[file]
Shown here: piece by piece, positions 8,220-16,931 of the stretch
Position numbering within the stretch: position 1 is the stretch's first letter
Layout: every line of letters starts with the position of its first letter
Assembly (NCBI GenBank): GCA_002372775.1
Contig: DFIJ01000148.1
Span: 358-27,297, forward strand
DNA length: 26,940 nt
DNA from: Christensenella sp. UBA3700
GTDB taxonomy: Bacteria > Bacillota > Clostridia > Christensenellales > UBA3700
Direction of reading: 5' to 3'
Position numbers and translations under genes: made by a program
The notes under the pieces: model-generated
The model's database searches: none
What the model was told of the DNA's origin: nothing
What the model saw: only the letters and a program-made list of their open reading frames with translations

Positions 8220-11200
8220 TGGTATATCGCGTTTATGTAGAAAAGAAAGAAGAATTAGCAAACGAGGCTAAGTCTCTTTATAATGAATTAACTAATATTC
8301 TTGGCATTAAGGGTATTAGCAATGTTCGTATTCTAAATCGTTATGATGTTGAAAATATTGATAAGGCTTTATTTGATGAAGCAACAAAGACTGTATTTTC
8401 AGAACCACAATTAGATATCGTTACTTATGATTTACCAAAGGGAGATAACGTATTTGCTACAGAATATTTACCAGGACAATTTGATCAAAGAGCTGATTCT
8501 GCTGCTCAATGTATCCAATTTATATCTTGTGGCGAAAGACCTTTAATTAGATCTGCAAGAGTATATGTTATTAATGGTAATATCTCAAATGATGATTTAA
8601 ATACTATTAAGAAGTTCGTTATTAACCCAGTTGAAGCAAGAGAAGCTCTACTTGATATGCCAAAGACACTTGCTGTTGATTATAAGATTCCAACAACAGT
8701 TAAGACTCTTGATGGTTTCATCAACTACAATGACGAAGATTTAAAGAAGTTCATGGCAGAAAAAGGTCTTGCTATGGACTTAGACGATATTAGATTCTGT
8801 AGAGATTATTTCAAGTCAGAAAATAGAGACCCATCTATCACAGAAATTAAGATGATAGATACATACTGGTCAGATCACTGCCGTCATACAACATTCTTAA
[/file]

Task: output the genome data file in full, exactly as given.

Shown here: piece by piece, positions 8,220-16,931 of the stretch
Position numbering within the stretch: position 1 is the stretch's first letter
Layout: every line of letters starts with the position of its first letter
Assembly (NCBI GenBank): GCA_002372775.1
Contig: DFIJ01000148.1
Span: 358-27,297, forward strand
DNA length: 26,940 nt
DNA from: Christensenella sp. UBA3700
GTDB taxonomy: Bacteria > Bacillota > Clostridia > Christensenellales > UBA3700
Direction of reading: 5' to 3'
Position numbers and translations under genes: made by a program
The notes under the pieces: model-generated
The model's database searches: none
What the model was told of the DNA's origin: nothing
What the model saw: only the letters and a program-made list of their open reading frames with translations

Positions 8220-11200
8220 TGGTATATCGCGTTTATGTAGAAAAGAAAGAAGAATTAGCAAACGAGGCTAAGTCTCTTTATAATGAATTAACTAATATTC
8301 TTGGCATTAAGGGTATTAGCAATGTTCGTATTCTAAATCGTTATGATGTTGAAAATATTGATAAGGCTTTATTTGATGAAGCAACAAAGACTGTATTTTC
8401 AGAACCACAATTAGATATCGTTACTTATGATTTACCAAAGGGAGATAACGTATTTGCTACAGAATATTTACCAGGACAATTTGATCAAAGAGCTGATTCT
8501 GCTGCTCAATGTATCCAATTTATATCTTGTGGCGAAAGACCTTTAATTAGATCTGCAAGAGTATATGTTATTAATGGTAATATCTCAAATGATGATTTAA
8601 ATACTATTAAGAAGTTCGTTATTAACCCAGTTGAAGCAAGAGAAGCTCTACTTGATATGCCAAAGACACTTGCTGTTGATTATAAGATTCCAACAACAGT
8701 TAAGACTCTTGATGGTTTCATCAACTACAATGACGAAGATTTAAAGAAGTTCATGGCAGAAAAAGGTCTTGCTATGGACTTAGACGATATTAGATTCTGT
8801 AGAGATTATTTCAAGTCAGAAAATAGAGACCCATCTATCACAGAAATTAAGATGATAGATACATACTGGTCAGATCACTGCCGTCATACAACATTCTTAA